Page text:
Mediterranean oaks present a complex genetic structure among the species and populations. Mixed forests, such as the Argelian Kabylie are frequent, consisting of pure species of the genus Quercus; Q. canariensis, Q. afares, Q. suber and Q. ilex and natural hybrids. This study demonstrates the prevalence of hybrids with leaf morphology similar to that of Q. afares, a stabilized hybrid in the area. The new hybrids defined in this work are similar to Q. afares individuals, indicating a bias towards their morphology. In addition, it demonstrates the extensive importance of hybridization in the complex genetic structure at the local scale, and opens the field for future studies. We need to develop population and species genetic studies to further our understanding of the role of hybridization and introgression in the evolutionary history of this species, and to confirm the degree of hybridization in this forest. We also need to analyze the role of hybrids in the adaptation to future conditions. All this information is essential to improve the management and/or genetic conservation programs of the species in the Mediterranean.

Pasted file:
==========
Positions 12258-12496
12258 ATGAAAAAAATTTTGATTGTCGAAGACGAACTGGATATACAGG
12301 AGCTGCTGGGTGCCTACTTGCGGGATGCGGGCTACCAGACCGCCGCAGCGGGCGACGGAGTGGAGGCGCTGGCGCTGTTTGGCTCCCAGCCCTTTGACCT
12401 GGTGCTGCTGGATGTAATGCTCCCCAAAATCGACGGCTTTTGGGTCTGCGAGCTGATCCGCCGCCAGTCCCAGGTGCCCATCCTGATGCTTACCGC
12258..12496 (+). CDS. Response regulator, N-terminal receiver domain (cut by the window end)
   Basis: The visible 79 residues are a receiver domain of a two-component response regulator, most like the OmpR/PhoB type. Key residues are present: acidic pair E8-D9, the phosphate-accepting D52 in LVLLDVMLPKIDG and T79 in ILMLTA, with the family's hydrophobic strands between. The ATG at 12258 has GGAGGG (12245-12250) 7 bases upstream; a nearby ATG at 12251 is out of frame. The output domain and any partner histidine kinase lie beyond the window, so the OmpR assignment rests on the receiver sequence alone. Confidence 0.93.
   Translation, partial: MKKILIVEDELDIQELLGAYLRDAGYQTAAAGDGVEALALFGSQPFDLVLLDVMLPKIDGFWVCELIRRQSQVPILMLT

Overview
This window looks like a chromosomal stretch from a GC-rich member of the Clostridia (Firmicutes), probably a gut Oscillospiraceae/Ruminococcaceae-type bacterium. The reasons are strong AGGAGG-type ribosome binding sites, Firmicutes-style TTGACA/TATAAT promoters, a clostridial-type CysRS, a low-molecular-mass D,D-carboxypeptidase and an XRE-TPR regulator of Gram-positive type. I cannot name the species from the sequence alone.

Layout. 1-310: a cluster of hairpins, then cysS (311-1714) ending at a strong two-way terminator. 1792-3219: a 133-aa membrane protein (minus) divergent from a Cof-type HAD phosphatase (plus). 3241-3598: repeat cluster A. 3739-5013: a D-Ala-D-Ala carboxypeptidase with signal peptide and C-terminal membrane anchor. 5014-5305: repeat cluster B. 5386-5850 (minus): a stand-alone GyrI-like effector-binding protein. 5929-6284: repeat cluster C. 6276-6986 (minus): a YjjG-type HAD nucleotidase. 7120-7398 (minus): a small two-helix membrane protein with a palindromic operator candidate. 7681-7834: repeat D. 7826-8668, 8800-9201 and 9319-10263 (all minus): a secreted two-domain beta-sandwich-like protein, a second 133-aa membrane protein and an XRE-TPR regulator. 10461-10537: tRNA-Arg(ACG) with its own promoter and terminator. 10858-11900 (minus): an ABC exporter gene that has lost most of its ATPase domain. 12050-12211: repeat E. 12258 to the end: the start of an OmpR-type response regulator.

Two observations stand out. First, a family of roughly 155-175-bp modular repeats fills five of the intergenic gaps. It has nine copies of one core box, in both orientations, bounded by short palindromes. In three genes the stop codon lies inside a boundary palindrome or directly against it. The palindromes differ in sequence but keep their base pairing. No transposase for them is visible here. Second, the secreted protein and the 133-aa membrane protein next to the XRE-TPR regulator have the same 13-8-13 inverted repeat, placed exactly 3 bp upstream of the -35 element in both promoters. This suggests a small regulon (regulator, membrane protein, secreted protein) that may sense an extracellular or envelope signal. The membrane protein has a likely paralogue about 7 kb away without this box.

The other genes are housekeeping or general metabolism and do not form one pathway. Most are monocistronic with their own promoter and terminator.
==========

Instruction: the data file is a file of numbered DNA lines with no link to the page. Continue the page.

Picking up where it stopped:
Supplementary Materials

The following are available online at, Figure S1: Hybrid oaks (Location: CY-Cynegetic centre); Figure S2: Quercus afares (Location: SH- Sidi El Hadi); Figure S3: Quercus afares: a –tree, b-bark (Location: SH- Sidi El Hadi; Figure S4: Quercus suber (Location: AD-Adrar); Figure S5: Hybrids (a-Location: YA-Yakouren, b- VM- Vide Mehaga); Figure S6: Hybrids (Location: LN- Lac noir); Figure S7. Leaves from the different species analysed, Figure S8: Cumulative distribution of distances of individual samples of the average distribution of the complete sample; Figure S9: Size Centroid variation after average species within trees (box plot). [Q. afares (A), Q. suber (S), Q. ilex (I), Q. canariensis (C) and the hybrids (H)]. Annex 1. Genetic characterization.